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Indiana Prevention Resource Center (IPRC)

When families eat together, it's more than just a meal

To some, "the family meal" is practically folklore, representing a curious practice when American life moved at a slower pace. Despite the hectic, break-neck pace of today's modern family, eating together -- in one form or another -- should remain a priority.

Family Snack

A regularly scheduled family snack can help families feel connected.

Sharing meals has been shown to help kids do better in school, make them less likely to use alcohol, tobacco and other drugs, and result in less depression and lower levels of obesity, said Mary Lay, research associate at the Indiana Prevention Resource Center at Indiana University.

"Everyone eats," Lay said. "Finding ways to eat together regularly as a family, and not just during the holidays, is an important part of parenting. That time together really matters."

How the time is used, brief as it might be, and the behavior parents model are key. Arguments, criticism and food fights? Not so useful. Goal-setting, healthy eating habits, regular status updates (in person, not on Facebook)? Now that's more than a meal.

"Family meals, when the TV and mobile devices are turned off, provide opportunities for social interaction," Lay said. "They give parents a chance to set goals and boundaries for youth. They provide opportunities for youth to share information about their day, their goals and their concerns."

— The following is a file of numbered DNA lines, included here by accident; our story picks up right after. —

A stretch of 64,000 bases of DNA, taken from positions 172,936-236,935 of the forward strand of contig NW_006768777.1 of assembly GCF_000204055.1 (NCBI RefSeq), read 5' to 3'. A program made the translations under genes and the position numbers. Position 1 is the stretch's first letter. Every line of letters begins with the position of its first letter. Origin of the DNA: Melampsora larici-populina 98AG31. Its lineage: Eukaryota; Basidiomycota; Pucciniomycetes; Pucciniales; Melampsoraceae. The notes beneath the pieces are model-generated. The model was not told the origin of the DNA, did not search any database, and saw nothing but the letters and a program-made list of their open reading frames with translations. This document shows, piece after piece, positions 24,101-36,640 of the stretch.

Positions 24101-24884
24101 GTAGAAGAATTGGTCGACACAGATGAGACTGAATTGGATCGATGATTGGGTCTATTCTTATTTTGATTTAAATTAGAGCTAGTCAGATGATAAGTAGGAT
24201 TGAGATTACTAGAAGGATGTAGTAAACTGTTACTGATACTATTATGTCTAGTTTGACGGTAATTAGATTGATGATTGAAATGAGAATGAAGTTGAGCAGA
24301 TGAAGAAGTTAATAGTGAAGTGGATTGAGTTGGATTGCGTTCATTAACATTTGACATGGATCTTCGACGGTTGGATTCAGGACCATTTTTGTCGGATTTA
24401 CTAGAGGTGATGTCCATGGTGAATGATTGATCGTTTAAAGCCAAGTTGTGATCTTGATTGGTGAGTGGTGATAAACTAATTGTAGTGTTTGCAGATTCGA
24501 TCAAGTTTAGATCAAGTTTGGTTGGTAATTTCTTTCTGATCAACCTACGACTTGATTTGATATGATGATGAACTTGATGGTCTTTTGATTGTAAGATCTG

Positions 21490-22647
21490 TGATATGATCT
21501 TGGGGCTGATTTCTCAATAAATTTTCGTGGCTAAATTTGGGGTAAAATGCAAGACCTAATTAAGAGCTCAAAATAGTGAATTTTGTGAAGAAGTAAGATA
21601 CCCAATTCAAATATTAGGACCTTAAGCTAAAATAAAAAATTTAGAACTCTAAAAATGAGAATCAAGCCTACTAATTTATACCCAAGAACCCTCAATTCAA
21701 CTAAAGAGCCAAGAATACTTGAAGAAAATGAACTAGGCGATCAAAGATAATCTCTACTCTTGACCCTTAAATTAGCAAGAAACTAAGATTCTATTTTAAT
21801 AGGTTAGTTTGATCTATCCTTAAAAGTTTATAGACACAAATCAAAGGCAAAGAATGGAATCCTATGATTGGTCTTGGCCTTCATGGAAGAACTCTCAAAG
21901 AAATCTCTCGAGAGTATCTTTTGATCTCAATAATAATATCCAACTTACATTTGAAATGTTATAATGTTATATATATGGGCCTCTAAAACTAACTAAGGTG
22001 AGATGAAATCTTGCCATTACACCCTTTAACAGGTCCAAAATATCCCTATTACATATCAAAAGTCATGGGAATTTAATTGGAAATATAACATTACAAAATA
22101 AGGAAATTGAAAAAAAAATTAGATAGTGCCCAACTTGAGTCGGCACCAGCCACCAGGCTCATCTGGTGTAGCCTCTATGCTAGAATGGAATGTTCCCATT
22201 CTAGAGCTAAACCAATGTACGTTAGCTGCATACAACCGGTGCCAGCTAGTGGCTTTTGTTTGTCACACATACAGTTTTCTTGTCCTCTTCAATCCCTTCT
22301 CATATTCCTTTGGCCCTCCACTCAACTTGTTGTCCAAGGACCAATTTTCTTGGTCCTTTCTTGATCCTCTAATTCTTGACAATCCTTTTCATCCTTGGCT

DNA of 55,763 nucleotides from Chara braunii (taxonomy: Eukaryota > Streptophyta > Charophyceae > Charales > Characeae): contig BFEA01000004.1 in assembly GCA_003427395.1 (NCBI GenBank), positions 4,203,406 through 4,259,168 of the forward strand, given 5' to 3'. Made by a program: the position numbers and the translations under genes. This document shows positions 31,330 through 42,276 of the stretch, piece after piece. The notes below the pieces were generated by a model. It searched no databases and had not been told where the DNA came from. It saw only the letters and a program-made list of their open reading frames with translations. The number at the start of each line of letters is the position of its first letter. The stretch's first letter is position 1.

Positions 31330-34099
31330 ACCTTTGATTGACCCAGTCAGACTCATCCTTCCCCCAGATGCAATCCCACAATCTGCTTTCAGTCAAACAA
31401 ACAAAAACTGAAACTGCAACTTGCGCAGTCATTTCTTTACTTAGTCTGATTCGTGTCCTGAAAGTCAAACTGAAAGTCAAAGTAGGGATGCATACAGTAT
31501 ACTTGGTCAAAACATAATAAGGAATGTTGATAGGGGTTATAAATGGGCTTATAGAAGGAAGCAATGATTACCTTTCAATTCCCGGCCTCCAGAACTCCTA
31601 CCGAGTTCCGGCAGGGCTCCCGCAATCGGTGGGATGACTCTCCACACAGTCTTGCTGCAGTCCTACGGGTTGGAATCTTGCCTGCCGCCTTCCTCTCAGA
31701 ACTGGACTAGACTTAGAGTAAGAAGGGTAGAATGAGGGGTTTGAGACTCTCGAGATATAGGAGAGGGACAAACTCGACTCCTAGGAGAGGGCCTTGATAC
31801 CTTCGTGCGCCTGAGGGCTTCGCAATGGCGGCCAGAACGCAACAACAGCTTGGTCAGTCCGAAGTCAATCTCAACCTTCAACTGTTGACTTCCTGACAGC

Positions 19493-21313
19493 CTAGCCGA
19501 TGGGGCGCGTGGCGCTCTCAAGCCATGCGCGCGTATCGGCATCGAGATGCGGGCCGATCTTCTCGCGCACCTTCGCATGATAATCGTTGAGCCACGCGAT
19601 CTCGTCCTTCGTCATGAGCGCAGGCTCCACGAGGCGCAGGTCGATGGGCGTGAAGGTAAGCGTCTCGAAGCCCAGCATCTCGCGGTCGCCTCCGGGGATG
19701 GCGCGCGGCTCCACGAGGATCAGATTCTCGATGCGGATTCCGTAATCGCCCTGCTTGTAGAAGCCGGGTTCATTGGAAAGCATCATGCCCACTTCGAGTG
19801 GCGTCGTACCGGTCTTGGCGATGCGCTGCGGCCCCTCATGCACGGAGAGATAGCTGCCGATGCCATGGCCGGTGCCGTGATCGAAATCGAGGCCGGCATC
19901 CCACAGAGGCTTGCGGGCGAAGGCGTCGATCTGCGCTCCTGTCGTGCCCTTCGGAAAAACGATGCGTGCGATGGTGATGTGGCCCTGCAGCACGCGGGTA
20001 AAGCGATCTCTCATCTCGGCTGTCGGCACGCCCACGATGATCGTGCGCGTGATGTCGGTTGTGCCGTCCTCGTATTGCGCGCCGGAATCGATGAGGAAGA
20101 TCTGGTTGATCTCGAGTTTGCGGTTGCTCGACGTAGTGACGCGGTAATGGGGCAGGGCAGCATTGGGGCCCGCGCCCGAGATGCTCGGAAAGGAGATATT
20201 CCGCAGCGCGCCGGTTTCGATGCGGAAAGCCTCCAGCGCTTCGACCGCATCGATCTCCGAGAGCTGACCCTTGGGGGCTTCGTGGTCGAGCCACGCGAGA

These tips can help make breakfast, lunch, dinner or snacks more than just a meal:

  • Turn off the TV, computers, mobile devices and other distractions.
  • Put it on the family calendar and make it mandatory.
  • Get creative when finding common time. Maybe it's brunch on Saturdays or hot chocolate and a brief snack in the evening. If finding the time is challenging, begin slowly by meeting once or twice a week, and then see if family time can become more frequent.
  • Share the meal planning by letting family members choose the cuisine, or better yet, prepare it.
  • Give everyone a chance to share, whether discussing a highpoint of the day or career aspirations. Other conversation starters can include favorite family memories, where to vacation next and ideas for weekend plans.
  • Avoid using family dinner time to bring up problems with family members. Problems or concerns involving homework, chores or other issues can be discussed privately. If they are discussed during the meal or snack, it could lead to family members dreading or avoiding the shared time.

The Indiana Prevention Resource Center is part of the Department of Applied Health Science in the School of Health, Physical Education and Recreation at IU Bloomington.

To read more articles from the Department of Applied Health Science in the School of HPER, visit info.iu.edu/cat/page/normal/357.html.